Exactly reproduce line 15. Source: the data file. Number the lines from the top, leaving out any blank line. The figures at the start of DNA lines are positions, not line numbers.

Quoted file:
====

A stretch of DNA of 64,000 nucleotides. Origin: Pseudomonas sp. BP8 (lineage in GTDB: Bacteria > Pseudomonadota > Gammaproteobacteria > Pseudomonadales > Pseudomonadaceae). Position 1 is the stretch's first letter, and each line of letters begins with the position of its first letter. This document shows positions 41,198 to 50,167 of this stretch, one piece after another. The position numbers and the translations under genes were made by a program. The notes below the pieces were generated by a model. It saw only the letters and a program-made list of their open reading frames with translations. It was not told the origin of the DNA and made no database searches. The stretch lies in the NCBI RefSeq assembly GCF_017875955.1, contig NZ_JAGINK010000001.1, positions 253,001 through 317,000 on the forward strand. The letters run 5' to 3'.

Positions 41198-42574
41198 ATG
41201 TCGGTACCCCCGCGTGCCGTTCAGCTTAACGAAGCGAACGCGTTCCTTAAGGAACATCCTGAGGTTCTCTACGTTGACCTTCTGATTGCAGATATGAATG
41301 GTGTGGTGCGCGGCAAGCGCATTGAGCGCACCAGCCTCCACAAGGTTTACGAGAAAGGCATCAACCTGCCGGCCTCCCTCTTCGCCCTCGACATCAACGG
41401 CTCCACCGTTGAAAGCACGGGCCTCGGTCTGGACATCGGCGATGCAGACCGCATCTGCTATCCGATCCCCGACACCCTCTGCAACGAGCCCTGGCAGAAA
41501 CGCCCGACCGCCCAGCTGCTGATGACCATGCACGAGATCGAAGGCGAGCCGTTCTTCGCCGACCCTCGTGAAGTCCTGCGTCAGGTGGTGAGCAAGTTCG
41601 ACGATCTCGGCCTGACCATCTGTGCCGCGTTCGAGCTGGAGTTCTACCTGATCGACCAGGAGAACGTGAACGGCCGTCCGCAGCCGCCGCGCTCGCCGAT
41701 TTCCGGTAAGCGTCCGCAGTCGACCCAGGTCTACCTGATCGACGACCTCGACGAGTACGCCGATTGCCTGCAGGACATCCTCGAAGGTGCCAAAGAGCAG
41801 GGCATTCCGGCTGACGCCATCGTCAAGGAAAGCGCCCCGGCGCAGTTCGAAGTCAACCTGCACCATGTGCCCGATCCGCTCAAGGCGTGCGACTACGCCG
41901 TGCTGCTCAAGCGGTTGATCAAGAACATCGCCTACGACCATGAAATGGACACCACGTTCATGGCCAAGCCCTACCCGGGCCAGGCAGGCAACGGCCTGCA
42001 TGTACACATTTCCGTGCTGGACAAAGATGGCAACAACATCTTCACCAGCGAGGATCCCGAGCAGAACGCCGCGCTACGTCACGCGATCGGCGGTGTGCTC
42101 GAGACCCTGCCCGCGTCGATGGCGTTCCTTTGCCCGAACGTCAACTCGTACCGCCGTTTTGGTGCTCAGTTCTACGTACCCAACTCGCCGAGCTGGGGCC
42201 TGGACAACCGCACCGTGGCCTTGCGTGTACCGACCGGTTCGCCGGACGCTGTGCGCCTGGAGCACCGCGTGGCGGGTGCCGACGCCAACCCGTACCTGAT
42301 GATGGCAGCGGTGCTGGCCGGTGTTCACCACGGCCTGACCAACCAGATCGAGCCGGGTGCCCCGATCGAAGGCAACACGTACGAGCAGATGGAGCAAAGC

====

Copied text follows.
42301 GATGGCAGCGGTGCTGGCCGGTGTTCACCACGGCCTGACCAACCAGATCGAGCCGGGTGCCCCGATCGAAGGCAACACGTACGAGCAGATGGAGCAAAGC